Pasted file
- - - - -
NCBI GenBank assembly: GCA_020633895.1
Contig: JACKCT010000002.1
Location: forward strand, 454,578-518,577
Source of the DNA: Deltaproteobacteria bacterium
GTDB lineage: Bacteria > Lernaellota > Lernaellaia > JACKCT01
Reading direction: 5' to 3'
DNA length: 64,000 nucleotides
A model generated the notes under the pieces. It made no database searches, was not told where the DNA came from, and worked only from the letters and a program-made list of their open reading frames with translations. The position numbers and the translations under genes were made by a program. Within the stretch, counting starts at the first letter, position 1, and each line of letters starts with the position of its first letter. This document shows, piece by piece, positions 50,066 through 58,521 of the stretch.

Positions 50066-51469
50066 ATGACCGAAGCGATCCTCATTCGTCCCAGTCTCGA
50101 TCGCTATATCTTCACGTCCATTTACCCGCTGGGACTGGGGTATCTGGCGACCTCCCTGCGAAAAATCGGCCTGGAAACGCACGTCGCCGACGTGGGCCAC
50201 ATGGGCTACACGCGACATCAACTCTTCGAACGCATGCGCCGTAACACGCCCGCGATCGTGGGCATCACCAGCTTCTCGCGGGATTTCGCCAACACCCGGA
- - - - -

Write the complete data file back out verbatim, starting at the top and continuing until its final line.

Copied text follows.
NCBI GenBank assembly: GCA_020633895.1
Contig: JACKCT010000002.1
Location: forward strand, 454,578-518,577
Source of the DNA: Deltaproteobacteria bacterium
GTDB lineage: Bacteria > Lernaellota > Lernaellaia > JACKCT01
Reading direction: 5' to 3'
DNA length: 64,000 nucleotides
A model generated the notes under the pieces. It made no database searches, was not told where the DNA came from, and worked only from the letters and a program-made list of their open reading frames with translations. The position numbers and the translations under genes were made by a program. Within the stretch, counting starts at the first letter, position 1, and each line of letters starts with the position of its first letter. This document shows, piece by piece, positions 50,066 through 58,521 of the stretch.

Positions 50066-51469
50066 ATGACCGAAGCGATCCTCATTCGTCCCAGTCTCGA
50101 TCGCTATATCTTCACGTCCATTTACCCGCTGGGACTGGGGTATCTGGCGACCTCCCTGCGAAAAATCGGCCTGGAAACGCACGTCGCCGACGTGGGCCAC
50201 ATGGGCTACACGCGACATCAACTCTTCGAACGCATGCGCCGTAACACGCCCGCGATCGTGGGCATCACCAGCTTCTCGCGGGATTTCGCCAACACCCGGA